Higher-order chromatin domains link eQTLs with the expression of far-away genes.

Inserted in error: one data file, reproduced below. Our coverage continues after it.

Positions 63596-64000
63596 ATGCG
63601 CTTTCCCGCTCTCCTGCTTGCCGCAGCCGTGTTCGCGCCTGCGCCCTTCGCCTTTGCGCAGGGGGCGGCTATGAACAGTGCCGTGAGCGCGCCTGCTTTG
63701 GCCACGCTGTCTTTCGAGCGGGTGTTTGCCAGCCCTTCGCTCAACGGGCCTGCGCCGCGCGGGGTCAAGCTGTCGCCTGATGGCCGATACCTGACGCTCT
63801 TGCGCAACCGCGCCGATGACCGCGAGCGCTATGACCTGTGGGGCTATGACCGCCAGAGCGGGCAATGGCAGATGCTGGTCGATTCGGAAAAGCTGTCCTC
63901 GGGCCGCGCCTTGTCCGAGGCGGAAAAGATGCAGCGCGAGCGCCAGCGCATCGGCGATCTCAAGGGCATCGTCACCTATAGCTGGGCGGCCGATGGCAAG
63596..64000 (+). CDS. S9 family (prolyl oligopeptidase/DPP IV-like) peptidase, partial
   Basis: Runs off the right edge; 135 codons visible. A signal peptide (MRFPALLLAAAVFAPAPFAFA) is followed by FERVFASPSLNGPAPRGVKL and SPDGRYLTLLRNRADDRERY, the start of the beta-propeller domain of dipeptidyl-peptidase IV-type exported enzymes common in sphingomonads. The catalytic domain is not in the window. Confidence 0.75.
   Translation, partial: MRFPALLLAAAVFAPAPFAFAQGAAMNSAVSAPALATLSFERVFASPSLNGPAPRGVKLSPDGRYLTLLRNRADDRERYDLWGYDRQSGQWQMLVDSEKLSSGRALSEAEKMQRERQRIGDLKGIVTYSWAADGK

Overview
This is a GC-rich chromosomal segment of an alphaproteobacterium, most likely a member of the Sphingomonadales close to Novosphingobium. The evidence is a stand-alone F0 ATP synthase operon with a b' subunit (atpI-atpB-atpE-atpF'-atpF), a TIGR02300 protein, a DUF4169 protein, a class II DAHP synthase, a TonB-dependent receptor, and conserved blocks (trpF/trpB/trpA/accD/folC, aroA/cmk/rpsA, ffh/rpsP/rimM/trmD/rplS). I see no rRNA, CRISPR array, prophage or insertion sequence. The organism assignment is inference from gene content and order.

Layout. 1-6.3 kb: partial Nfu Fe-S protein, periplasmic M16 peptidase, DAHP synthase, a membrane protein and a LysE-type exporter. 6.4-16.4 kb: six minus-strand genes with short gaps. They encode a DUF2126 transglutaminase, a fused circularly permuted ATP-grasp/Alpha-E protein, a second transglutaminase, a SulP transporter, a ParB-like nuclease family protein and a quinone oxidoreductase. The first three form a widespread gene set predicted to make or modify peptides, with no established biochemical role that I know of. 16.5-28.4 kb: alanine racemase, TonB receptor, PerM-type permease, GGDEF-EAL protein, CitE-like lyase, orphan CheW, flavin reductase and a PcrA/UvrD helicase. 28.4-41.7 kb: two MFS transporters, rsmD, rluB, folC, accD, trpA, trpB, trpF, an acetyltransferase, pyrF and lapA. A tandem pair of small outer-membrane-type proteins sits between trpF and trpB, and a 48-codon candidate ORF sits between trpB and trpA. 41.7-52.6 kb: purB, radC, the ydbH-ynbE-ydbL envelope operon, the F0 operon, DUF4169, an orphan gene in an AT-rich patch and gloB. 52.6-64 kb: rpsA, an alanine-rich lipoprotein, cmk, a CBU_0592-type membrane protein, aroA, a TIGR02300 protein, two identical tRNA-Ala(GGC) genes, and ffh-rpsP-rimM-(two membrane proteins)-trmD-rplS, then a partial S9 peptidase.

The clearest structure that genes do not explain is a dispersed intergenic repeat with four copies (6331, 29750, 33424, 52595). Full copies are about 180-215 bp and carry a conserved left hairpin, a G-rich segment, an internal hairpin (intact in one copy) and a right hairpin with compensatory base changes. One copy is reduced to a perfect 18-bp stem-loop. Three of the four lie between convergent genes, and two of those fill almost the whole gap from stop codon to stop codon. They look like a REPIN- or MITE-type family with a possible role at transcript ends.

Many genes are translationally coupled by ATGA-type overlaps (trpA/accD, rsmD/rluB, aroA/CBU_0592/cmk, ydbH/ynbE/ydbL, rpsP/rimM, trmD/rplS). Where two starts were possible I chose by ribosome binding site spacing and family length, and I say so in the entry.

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Distal expression quantitative trait loci (distal eQTLs) are genetic mutations that affect the expression of genes genomically far away. However, the mechanisms that cause a distal eQTL to modulate gene expression are not yet clear. Recent high-resolution chromosome conformation capture experiments along with a growing database of eQTLs provide an opportunity to understand the spatial mechanisms influencing distal eQTL associations on a genome-wide scale. We test the hypothesis that spatial proximity contributes to eQTL-gene regulation in the context of the higher-order domain structure of chromatin as determined from recent Hi-C chromosome conformation experiments. This analysis suggests that the large-scale topology of chromatin is coupled with eQTL associations by providing evidence that eQTLs are in general spatially close to their target genes, occur often around topological domain boundaries and preferentially associate with genes across domains. We also find that within-domain eQTLs that overlap with regulatory elements such as promoters and enhancers are spatially more close than the overall set of within-domain eQTLs, suggesting that spatial proximity derived from the domain structure in chromatin plays an important role in the regulation of gene expression.